A sketch of the knol in front of the 13th green
I have always had a soft heart for any hole that presents the option of playing a running shot into a green. It is most often encouraged by a downhill approach or by a green that falls away from play. Sometimes weather gets involved and the holes become best approached along the ground. But the rarest and finest version of this type of hole is the one where the landform dictates the running approach. Last week I pointed out the ridges that front the greens at Thousand Islands Club that are certainly best approached by playing short and bouncing the ball on. The hole that pushes this idea out the furthest is the 13th at Highland Golf Links.
435 yards away from the green Thompson places you on a high tee with all the elements of the hole clearly in view. The fairway slopes very hard from right to left with a series of wonderful undulations throughout. The player will likely cut the ball of the tee to hold the slope of the fairway and be left to face a draw lie on the approach, although any stance is possible because of the wild undulations in the fairway.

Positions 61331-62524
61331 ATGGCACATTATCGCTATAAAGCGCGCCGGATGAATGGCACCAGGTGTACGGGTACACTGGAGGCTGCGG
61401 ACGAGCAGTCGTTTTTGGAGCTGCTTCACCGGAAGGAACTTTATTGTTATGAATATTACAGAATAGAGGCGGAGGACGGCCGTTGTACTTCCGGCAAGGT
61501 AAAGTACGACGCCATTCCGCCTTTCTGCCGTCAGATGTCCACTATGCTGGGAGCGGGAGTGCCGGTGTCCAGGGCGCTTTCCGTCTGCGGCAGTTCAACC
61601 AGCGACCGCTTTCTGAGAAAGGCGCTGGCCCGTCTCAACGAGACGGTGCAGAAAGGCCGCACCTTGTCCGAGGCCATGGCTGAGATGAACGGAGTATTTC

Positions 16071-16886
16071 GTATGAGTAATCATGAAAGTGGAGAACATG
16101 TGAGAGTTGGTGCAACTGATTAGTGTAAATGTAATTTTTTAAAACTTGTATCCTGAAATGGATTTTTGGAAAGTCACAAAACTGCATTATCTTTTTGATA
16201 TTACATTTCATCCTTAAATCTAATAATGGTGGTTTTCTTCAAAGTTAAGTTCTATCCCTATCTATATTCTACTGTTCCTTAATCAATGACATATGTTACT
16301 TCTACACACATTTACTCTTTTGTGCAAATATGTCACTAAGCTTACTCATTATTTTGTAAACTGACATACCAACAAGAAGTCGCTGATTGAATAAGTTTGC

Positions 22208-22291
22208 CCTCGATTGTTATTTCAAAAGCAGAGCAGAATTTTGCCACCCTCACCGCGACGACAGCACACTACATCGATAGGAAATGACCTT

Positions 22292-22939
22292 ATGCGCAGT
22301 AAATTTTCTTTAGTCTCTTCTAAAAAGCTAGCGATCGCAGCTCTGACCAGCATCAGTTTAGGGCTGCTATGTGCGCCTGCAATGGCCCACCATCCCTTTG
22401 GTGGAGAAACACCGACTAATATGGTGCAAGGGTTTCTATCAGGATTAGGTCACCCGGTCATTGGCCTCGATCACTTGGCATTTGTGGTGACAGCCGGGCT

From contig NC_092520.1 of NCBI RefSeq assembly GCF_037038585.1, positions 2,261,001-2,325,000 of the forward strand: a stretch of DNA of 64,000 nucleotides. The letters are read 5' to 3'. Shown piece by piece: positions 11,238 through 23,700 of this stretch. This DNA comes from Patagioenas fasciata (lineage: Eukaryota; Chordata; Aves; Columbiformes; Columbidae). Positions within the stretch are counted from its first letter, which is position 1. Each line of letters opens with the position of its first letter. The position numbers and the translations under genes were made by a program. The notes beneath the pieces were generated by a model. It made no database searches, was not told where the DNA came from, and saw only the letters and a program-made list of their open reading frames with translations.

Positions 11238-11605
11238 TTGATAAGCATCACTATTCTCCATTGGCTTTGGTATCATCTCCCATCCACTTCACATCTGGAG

The prominent feature of the hole is the large roll right in front of the green. The player is simply left with the decision of how are you going to play over, around or along the prominent mound to get to the green. You can fly the mound, but the green has no slope, so a ball just short or long will easily skid over the back. You can not play right, since the ball will bound into the right swale for a very awkward up and down. A ball hitting the left of the mound will likely be run into the only bunker on the hole. The player is left to try to bounce the ball off the mound to find the green or they can even play the long running approach over the mound and onto the green. How often do we face that as a legitimate option?
This offers a window into an older view of architecture that is built around chance as much as shot-making. Modern architecture likes to control each view and each type of shot throughout the design, but often removes the elements of luck and fun by removing unusual landforms. Golden age architects, like Thompson, left the natural and unusual contours for players to contend with by using the landform instead of a formal hazard to define and defend a green site. The landform on thirteen offers multiple options and the player is left to use their creativity to play the hole. Stanley’s use of the natural roll in front of the green makes for one of the most entertaining approaches anywhere in the world of golf.